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Iran abiding by nuclear deal restrictions, says IAEA

UN atomic watchdog says Iran respecting 2015 nuclear deal with major world powers, a week after US reimposed sanctions on Tehran
Iranian President Hassan Rouhani says US sanctions are having no effect on Iran's economy (Reuters)

Iran has continued to abide by the restrictions set in its 2015 nuclear agreement with major world powers, despite the reimposition of US sanctions on Tehran earlier this month, the United Nations’ atomic energy watchdog said.

In a report released on Monday, the International Atomic Energy Agency (IAEA) said Iran has kept its stock of low-enriched uranium within the limits set by the landmark deal, Reuters reported.

Iran has also kept the level to which it refines uranium within the prescribed limits, the IAEA found.

The latest round of renewed US sanctions on Iran came into effect 5 November, as President Donald Trump's administration seeks to limit the Iranian nuclear programme and pressure Tehran to end its support for armed groups in the wider Middle East region.

The sanctions cover 50 Iranian banks and subsidiaries and more than 200 persons and vessels in its shipping sector, as well as target Tehran's national airline, Iran Air, and more than 65 of its aircraft.

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While some of the fieldwork informing the IAEA report was carried out before the reimposition of those sanctions, a senior diplomat said there was no sign that Tehran’s behaviour has changed since that date.

There is "nothing that indicates that... cooperation from Iran or its attitude has changed since 5 November,” the diplomat told AFP.

Iran's reserve of low-enriched uranium remained well below the deal's 202.8 kg limit at 149.4 kg, the quarterly report by the Vienna-based IAEA showed.

Its stock of heavy water - a less sensitive material that can be used as a moderator in nuclear reactors but is still restricted under the deal - was roughly unchanged at 122.8 tonnes.

Iran continued production but 1.7 tonnes were shipped abroad while 1.5 tonnes were used to make medical compounds, the report said.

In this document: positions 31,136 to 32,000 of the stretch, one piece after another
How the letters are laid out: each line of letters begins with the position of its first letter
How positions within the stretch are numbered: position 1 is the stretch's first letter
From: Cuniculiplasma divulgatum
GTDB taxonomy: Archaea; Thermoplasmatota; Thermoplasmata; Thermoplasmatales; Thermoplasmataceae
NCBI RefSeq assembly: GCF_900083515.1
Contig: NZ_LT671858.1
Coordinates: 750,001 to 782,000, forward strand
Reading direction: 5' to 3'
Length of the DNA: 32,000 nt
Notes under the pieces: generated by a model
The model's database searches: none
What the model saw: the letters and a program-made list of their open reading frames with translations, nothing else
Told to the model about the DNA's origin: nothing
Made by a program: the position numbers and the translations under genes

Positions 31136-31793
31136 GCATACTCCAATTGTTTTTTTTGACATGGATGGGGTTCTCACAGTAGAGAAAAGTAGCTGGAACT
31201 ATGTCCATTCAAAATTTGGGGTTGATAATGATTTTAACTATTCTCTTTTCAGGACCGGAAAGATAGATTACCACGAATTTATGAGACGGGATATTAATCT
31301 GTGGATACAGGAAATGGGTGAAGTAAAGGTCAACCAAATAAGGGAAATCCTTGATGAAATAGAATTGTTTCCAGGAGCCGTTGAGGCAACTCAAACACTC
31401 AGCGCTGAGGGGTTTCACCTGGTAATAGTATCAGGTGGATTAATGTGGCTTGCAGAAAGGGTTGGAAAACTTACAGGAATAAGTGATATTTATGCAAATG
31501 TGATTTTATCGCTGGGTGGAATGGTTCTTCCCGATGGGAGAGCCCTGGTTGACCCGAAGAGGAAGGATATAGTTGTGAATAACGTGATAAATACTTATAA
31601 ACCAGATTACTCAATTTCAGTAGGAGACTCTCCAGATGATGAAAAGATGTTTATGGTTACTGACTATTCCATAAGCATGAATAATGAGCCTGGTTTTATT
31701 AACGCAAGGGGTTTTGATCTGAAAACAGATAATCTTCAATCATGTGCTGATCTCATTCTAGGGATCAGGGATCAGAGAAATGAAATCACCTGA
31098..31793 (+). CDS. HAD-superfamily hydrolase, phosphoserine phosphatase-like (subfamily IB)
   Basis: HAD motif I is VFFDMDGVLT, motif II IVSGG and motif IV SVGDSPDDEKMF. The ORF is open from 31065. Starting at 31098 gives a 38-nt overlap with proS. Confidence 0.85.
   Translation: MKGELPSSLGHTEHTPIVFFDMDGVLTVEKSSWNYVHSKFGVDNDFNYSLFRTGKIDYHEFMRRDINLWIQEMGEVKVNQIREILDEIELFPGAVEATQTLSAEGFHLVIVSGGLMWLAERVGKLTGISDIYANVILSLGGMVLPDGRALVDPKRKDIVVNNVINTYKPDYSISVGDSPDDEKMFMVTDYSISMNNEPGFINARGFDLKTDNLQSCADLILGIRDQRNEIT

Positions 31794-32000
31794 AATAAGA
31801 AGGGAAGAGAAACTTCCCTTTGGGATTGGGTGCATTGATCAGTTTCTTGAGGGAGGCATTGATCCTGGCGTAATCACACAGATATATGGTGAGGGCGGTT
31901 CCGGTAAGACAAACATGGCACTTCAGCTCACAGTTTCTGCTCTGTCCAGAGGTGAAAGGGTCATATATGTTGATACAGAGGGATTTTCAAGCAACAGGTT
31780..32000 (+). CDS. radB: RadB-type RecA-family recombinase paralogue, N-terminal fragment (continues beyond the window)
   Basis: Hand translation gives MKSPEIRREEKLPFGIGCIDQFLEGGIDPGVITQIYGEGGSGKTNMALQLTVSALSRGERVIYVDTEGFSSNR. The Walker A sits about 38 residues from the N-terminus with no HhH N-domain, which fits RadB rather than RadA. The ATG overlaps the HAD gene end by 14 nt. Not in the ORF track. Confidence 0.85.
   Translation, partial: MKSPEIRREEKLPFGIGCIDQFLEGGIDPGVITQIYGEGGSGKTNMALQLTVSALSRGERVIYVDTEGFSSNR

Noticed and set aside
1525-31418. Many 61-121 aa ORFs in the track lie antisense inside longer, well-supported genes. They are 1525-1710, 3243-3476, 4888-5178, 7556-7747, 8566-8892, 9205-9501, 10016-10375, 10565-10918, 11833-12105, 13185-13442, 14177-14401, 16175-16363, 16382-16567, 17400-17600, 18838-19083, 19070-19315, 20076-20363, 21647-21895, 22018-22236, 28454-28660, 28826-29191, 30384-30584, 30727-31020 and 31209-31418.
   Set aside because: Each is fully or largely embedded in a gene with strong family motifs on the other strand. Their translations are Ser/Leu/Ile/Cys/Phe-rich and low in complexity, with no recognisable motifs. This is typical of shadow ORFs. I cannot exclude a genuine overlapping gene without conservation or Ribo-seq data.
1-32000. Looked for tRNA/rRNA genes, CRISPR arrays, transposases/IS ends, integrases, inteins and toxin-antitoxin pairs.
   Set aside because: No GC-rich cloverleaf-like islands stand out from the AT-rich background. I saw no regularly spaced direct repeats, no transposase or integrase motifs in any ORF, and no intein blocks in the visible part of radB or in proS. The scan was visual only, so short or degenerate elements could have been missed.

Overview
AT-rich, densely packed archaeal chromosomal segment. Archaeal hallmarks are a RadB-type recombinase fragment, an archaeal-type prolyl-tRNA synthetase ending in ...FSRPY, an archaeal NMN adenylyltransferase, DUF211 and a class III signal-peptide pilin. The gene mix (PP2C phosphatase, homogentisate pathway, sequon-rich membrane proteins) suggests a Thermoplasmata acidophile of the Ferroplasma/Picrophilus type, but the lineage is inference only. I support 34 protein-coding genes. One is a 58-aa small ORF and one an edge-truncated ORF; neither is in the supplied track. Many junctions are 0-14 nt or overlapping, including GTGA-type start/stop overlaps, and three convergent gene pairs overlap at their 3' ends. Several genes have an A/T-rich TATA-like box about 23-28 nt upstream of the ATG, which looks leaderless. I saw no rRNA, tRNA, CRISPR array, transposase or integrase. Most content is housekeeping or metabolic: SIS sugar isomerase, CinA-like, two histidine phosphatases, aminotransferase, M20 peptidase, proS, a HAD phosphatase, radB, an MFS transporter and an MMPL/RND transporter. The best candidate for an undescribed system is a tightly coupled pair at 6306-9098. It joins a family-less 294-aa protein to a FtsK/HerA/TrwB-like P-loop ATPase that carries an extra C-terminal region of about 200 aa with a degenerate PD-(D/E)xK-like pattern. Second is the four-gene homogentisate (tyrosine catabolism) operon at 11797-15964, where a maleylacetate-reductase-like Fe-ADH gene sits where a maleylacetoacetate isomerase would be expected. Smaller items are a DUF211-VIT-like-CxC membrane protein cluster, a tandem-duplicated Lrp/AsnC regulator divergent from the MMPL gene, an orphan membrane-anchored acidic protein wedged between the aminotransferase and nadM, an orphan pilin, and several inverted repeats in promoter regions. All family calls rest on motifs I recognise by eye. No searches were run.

'America cannot cut Iran's oil exports to zero'

Fears over the future of the nuclear deal have grown amid the Trump administration’s hostile rhetoric toward, and increasing pressure on, Tehran.

The US president withdrew from the nuclear agreement in May, pitting Washington against some of its key allies in Europe, who remain committed to the deal. Washington also reimposed a first round of sanctions on Tehran in August.

On Monday, the US said it was unconcerned by the European Union, saying it is looking to employ a special purpose vehicle - a subsidiary set up by a parent company to protect its assets from bankruptcy - to circumvent the US sanctions on Tehran.

"I think the bigger news in Europe is that companies are withdrawing from Iran in droves," Sigal Mandelker, the undersecretary of the US Treasury, told reporters in London.

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She said the US plans to "strictly enforce" the sanctions "and that's a message we are sending loud and clear all over Europe to the private sector".

"If there are those who decide not to abide by them then they are going to see action from us," Mandelker said, without elaborating on what that would entail.

However, when the sanctions came into effect this month, the US announced it would temporarily allow eight importers to keep buying Iranian oil, including Turkey and Iraq.

Trump also said he intends to gradually impose sanctions on Iran’s oil sector so as not to cause global prices to increase dramatically.

On Saturday, Iranian President Hassan Rouhani said "it has now become clear that America cannot cut Iran's oil exports to zero".

He said the sanctions have had no effect on Iran's economy because Washington had practically reimposed them already.

"They just issued a long list of banks, their branches ... and airlines and their planes. And this shows that they are merely trying to affect the Iranian nation psychologically," Rouhani said.